Tropical Storm Ana approaches the Big Island of Hawai’i
Suomi NPP VIIRS 11.45 µm Infrared imagery, above, shows the slow strengthening of Ana as it approaches the Big Island of Hawai’i from the east-southeast. For further information on this storm, consult the Central Pacific Hurricane Center website. Ana possesses a noticeable central dense overcast, with overshooting tops that are very cold; brightness temperatures are as cold as -95º C! A similar loop as above, but of the Day Night band is here.
GOES-15 Infrared Imagery (10.7 µm), below, shows the storm making steady progress across the central Pacific. Very cold overshooting tops are also observed with GOES; values as cold at -91.5º C occur (in the animation at 0830 UTC). The very cold cloud tops indicate two different things: The tropopause is high and cold in the Tropical Pacific; there is a lot of latent heat being released in the developing storm.
The rocking animation below shows that Ana appears to have emerged from the interaction between westward propagating and eastward propagating waves in the Intertropical Convergence Zone. (A similar animation using water vapor is here).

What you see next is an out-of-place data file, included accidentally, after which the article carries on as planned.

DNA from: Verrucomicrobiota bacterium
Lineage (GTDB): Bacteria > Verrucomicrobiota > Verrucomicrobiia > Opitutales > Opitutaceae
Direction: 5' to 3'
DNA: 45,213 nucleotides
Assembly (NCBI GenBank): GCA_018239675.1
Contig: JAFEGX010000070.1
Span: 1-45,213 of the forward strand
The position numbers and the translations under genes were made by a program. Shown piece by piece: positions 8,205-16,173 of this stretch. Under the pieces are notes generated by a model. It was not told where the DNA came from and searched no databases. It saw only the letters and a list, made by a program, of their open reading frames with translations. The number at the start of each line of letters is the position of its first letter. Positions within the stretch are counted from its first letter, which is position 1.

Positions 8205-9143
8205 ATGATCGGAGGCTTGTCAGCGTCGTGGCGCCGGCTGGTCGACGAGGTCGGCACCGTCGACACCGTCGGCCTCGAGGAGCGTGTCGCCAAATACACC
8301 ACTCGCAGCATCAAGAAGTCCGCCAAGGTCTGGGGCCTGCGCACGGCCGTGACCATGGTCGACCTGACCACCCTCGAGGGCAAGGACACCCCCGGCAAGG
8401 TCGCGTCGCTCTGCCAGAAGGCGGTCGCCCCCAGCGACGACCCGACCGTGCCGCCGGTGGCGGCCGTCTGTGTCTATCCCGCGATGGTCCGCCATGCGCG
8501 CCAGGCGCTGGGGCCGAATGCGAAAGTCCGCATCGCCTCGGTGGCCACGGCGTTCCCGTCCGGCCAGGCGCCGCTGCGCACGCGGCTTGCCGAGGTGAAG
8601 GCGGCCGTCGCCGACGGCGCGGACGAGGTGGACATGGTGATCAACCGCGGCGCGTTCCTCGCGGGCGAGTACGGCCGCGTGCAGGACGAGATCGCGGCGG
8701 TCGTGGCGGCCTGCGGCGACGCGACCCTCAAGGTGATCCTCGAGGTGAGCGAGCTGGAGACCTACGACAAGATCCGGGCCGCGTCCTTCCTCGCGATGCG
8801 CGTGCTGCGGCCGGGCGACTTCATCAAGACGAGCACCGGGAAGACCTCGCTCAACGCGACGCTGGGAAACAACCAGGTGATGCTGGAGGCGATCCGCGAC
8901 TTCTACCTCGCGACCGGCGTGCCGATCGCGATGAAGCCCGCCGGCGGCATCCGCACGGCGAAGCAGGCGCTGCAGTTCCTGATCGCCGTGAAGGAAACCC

The approach of Ana suggests that Rapid Scan Operations might be needed for Hawaii later this week. The most recent RSO Testing, on 15 October, showed that GOES-15 RSO data can be viewed in AWIPS. (Link, scroll to the bottom).
Added, 16 October 2014.
Strong convection near the center of Ana has become less organized early on 16 October, and the maximum estimated sustained winds of the storm have dropped. The animation of sequential Suomi NPP 11.45 µm IR imagery, below, does show deep convection reappearing at 1222 UTC.